Vicky: “I think of the role as someone that has an influence over a specific community. That might be a celebrity with high reach or that might be a blogger with a few thousand followers in a specific niche. So anyone who can have a kind of ‘power’ over a community would fit the definition.”

“The credibility and trust we have with our followers is highly valuable to brands.” 

Louisa: “One of the biggest things is trust and credibility with the audience. People (hopefully) think we know what we’re talking about! They can really trust what we say and that authenticity and connection with our own online communities and followers is highly valuable to brands.” 

Josie: “The key thing about influencer marketing is that it’s really trackable. My background was in marketing before becoming an influencer full-time. In my previous career we had to account for every pound we spent and sometimes that was really hard to justify.  When I speak to friends about my new job as an influencer, they’d say “when are you going to get a real job?”. I love talking to them about the marketing side of it and would start showing them the return on investment that I'm generating.”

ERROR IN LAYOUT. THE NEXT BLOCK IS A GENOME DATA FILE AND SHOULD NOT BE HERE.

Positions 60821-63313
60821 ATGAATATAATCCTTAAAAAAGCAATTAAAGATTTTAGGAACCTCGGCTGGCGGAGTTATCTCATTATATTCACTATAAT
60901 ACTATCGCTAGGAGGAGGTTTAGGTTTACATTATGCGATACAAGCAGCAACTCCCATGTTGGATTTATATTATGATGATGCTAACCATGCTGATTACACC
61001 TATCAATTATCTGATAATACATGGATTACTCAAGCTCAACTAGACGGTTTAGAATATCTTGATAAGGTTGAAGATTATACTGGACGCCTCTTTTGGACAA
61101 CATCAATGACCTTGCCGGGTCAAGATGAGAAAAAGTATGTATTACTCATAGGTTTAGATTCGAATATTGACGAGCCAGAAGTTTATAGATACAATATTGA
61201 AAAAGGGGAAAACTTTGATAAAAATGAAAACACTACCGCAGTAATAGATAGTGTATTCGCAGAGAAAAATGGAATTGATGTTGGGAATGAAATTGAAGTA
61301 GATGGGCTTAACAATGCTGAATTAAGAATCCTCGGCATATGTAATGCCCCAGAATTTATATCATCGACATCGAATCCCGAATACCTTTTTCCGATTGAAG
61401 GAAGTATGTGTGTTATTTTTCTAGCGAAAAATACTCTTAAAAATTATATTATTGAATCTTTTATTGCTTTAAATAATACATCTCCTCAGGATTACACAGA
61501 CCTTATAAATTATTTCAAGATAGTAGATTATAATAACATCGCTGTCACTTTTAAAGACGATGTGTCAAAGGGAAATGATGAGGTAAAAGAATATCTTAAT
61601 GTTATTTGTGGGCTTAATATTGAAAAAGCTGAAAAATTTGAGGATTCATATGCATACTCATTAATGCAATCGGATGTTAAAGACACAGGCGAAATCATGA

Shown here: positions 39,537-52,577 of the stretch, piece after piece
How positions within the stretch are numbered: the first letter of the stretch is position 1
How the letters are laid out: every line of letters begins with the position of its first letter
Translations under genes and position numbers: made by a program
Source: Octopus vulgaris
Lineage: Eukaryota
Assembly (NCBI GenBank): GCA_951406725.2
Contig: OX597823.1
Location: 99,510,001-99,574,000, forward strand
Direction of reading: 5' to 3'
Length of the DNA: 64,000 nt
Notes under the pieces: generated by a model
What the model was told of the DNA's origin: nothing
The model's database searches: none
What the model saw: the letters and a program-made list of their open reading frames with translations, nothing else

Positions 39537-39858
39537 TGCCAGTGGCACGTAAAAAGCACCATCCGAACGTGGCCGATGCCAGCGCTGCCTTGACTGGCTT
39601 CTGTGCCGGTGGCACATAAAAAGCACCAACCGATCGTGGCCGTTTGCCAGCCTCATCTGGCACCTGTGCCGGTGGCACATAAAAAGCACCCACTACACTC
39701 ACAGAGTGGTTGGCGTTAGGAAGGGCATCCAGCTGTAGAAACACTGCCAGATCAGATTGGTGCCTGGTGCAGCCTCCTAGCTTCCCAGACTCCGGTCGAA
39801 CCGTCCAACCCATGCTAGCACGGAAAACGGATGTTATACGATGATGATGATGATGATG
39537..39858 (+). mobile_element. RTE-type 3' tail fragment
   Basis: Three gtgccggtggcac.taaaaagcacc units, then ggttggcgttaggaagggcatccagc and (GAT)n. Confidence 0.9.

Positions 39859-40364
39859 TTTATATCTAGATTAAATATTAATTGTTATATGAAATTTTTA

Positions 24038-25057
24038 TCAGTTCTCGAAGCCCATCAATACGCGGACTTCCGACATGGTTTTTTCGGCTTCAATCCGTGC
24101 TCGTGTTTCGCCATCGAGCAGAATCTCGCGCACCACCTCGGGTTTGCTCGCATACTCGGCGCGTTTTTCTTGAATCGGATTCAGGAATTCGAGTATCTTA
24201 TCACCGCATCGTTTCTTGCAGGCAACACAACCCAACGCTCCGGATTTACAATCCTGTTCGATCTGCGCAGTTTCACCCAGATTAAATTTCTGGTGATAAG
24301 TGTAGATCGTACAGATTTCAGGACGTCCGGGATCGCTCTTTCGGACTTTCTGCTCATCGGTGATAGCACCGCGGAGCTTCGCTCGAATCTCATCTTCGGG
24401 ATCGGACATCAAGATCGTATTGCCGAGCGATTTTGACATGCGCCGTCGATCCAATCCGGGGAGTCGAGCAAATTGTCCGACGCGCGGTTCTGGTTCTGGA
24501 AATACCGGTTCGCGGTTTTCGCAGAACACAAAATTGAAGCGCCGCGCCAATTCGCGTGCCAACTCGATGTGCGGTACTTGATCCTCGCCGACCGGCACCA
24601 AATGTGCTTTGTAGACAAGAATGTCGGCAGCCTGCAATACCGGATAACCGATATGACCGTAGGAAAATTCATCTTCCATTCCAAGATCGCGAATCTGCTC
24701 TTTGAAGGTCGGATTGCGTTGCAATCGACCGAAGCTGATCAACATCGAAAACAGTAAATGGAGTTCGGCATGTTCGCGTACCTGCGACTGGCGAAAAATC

How do you look for analytics signals from followers to shape your content?

Mollie: "Analytics is my guilty pleasure! In the same way some people get a buzz checking out their Instagram notifications in the morning, the first thing I do when I wake up is check my LTK analytics and I can see my graphs going up. I genuinely get a buzz from that! But it's not just always about sales, it’s adding value to people's lives and solving problems for them."

“My biggest seller used to be a dress, now it's a frying pan.”

Josie LDN: “Being able to login analytics really helps me steer my content towards what my followers want, and it means I have expanded my audience and into other verticals. My biggest seller used to be a dress, now it's a frying pan. I think it's the unique offering you provide to brands. There’s only one version of you, and people follow creators because they see similarity with your taste and style. If you buy jeans from an influencer and you like them, maybe you’ll like something else they recommend.”

Do you see yourself as a brand?